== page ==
Documentary, 45 minutes
Written and directed by: Carsten Binsack
The Grindelwaldgletscher, a glacier situated in the Swiss Alps, has been shrinking for years in record time. A natural storage lake has been accumulated and is now a serious threat. If the embankment dam broke, several villages in the valley would be flooded. Geologist Hans Rudolf Keusen wants to avoid the disaster with a double strategy. With sensors in the lake and with a hazardous intent: he orders to blast a 2 km gallery in the direction of the glacial lake. The pit should work as an oversized drainpipe through which the melt water can flow in a controlled way. Again and again Keusen flies with a helicopter to his workplace 1400 meters above ground to control the glacial lake and the works at the tunnel.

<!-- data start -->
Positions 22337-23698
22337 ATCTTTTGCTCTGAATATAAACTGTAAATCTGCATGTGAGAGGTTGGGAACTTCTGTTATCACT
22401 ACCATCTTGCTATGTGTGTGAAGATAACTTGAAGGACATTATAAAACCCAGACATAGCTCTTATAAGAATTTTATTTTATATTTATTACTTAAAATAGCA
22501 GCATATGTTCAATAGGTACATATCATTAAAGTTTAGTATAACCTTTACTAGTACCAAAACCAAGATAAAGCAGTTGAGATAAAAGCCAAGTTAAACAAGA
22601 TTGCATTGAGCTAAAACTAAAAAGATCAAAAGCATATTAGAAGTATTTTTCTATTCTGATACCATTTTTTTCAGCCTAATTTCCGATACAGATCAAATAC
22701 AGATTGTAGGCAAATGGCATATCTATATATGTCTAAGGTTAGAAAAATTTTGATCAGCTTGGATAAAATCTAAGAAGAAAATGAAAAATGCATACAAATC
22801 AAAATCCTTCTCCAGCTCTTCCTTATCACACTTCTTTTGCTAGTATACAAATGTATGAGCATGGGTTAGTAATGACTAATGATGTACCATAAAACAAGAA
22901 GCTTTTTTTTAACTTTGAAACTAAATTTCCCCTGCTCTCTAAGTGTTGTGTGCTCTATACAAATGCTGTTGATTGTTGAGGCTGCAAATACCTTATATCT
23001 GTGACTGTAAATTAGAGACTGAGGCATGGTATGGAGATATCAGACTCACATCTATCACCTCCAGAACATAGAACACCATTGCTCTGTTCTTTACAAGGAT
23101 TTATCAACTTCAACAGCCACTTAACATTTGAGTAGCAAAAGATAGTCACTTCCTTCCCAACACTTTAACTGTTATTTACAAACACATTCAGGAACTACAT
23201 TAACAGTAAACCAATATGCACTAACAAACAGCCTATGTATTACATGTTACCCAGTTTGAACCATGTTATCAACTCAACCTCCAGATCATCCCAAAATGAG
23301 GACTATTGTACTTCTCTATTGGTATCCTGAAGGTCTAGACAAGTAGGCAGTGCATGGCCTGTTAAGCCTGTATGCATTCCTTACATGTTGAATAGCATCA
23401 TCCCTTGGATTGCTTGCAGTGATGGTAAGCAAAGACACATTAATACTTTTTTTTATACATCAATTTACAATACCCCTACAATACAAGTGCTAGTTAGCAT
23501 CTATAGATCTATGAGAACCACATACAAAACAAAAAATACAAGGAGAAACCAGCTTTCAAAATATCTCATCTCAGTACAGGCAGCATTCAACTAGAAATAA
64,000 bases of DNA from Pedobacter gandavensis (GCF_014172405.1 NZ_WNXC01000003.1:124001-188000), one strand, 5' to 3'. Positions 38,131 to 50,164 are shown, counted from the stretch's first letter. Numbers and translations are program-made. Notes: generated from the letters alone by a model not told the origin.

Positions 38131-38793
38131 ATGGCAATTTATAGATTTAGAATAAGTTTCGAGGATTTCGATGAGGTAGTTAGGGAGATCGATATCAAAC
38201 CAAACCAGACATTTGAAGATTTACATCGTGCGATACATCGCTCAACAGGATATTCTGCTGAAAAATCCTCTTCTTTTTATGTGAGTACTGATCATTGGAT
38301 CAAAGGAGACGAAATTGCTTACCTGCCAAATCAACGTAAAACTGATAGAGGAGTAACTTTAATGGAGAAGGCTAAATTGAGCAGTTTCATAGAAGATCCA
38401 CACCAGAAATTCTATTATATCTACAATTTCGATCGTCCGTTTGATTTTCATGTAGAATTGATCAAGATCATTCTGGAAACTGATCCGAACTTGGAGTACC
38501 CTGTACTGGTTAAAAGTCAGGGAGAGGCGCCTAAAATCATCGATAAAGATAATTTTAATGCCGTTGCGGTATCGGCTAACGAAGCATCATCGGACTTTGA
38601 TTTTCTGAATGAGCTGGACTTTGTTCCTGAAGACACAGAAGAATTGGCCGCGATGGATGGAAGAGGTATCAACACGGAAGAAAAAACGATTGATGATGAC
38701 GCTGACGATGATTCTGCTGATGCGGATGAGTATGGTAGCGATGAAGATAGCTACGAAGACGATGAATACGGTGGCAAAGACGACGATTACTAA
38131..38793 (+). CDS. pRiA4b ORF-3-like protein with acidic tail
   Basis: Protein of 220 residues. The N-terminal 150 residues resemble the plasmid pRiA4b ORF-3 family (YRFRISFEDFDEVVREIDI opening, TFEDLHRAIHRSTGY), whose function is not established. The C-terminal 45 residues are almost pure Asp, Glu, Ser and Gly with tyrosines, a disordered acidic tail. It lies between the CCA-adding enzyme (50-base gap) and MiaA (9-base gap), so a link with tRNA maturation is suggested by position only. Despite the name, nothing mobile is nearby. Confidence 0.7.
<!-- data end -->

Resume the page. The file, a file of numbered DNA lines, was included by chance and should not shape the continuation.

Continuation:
As they are on the verge of breaking through the gallery, Keusen and his co-workers hit on fractious material. While time is up, they have to find a solution and decide: a second tube has to be built. This is the only way for them to manage to break through to the lake. At the end, their intent succeeds.
Is the danger avoided for all times? This question cannot be answered. Because the more impetuous climate change becomes, the less predictable will the progression of the glacier lakes be – not only in the Alps but worldwide.